Members of the state Municipal Accountability Review Board praised city officials Monday, June 4, for the work they’ve done so far to get West Haven back on track, but will recommend leaving “Tier 4” status open as a possibility, for now.

Tier 4 is a higher level of supervision under which the MARB would have the power to pass and implement an interim budget, raise the city’s tax rate or impose mid-year spending cuts and have greater latitude to approve or disapprove new labor contracts.

“I appreciate that the city has made an effort to avoid that outcome by enacting a set of budget provisions that, with a couple of areas of uncertainty, largely accomplishes” the goals the MARB has set out for the city, said state Office of Policy and Management Secretary Benjamin Barnes, the MARB’s chairman.

He spoke after the MARB’s West Haven Subcommittee, which met Monday afternoon in City Hall, reviewed a host of budget city budget changes and updates.

The subcommittee was to make the recommendation to the full board when it met Thursday in the State Board Of Regents Boardroom.

The MARB, created this year, is working with both West Haven and Hartford to improve their finances. The two currently are the only Connecticut municipalities at Tier 3 status.

But while West Haven has made much progress — not the least of which was finally agreeing on a budget that relies on what MARB members considered to be more realistic revenue projections, then setting a tax rate that included a one-mill increase — members still have some questions.

“I’d like to get a better grasp on health insurance, where that’s going to be as far as costs go,” said MARB member Patrick Egan, former New Haven assistant fire chief and executive officer and former president of the New Haven firefighters union.

“I think the city has made significant progress,” and while “we certainly haven’t dwelled on it ... I’m pleased to see that the city has recognized the need to move the mill rate,” said MARB member Tom Hamilton, chief financial officer for the Norwalk Public Schools and a former West Haven finance director.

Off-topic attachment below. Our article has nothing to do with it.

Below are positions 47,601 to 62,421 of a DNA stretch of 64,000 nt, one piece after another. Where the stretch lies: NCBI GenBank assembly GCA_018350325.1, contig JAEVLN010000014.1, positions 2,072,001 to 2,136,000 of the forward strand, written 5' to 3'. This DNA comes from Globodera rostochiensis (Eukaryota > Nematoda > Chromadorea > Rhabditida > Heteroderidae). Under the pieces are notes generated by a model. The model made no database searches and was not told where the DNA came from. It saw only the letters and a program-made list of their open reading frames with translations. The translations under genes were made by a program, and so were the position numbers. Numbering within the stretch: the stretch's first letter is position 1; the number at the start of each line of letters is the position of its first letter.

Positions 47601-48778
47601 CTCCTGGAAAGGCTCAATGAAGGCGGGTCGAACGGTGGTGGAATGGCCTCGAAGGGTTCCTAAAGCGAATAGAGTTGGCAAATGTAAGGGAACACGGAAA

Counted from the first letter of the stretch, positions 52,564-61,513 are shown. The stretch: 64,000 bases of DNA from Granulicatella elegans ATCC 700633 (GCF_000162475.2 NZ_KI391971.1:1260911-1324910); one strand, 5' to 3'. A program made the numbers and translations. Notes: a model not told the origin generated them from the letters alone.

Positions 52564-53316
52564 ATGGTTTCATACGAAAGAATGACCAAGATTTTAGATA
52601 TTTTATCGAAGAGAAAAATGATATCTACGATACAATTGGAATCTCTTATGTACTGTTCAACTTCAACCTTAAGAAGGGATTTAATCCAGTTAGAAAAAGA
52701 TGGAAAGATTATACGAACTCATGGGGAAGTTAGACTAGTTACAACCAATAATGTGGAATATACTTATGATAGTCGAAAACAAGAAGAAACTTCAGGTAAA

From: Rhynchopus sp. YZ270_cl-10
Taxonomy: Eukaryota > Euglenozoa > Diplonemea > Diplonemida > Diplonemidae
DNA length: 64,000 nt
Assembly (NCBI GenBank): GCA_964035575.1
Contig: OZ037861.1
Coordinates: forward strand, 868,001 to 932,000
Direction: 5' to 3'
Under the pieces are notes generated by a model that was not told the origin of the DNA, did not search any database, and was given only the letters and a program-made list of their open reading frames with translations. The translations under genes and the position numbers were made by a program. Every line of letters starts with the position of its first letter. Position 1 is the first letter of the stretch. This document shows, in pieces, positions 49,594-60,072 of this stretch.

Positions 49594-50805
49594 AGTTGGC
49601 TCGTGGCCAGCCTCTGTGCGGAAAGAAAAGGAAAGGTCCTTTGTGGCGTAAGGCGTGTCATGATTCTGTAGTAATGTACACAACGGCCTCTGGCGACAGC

“I think that that’s significant and necessary under the circumstances, and so I think the city, with these revisions, has made substantial progress,” Hamilton said. “I’m not sure they’re quite there yet. I agree the health insurance is an area that I’m not comfortable with yet.”

Hamilton also said that “Tier 4 in my mind is still something potentially still on the table. But I think that there’s been a lot of progress,” he said.

MARB member Scott Jackson, state commissioner of labor and the former mayor of Hamden, said that at this point, “I think we need to figure out where this year ends. I think the red items need to be addressed” and the city needs to show “what the long-term viablity of the plan looks like.

“I do think that the steps that have been taken over the last couple of weeks haven’t advanced the city toward Tier 4 status in any way,” Jackson said. “It’s at least held steady. I look forward to seeing how the projections for year end go.

“I do think that the mayor and her team and the finance director and her team have done a lot of work to move this budget forward,” Jackson said.

Barnes said one possibility, given that a new fiscal year is about to begin in less than a month, would be to see how the work the city already has done works out.

“If things don’t go well, we would have an opportunity” to make the move to Tier 4 well in advance of the start of the following fiscal year, he said.

Mayor Nancy Rossi thanked the MARB subcommittee for its input.

“I want to thank all of you for your time,” Rossi said. “We’re going to do our best as a city to avoid Tier 4. We’ve shown cooperation between the City Council and the mayor’s office to do this.”

The council finally approved a budget on May 29, nearly a month after it let Rossi’s $162.86 million recommended budget go into effect by default — but with a $3 million hole because its counted on $3 million in MARB money that later proved not to be available for operations.

The budget passed May 29 contains a number of cuts and raises the citywide tax rate, not including the additional tax rate for fire service, by one mill, from 35.26 mills to 36.26 mills. Each mill represents $1 per $1,000 of assessed property value.

The Allingtown fire tax rate, the only one the city controls, will rise to 13.06 mills.

Barnes had told the council that if it did not not pass a budget by Thursday’s MARB meeting, West Haven might have faced the possibilty of the MARB pushing the city up to Tier 4, which would have meant a further loss of local control.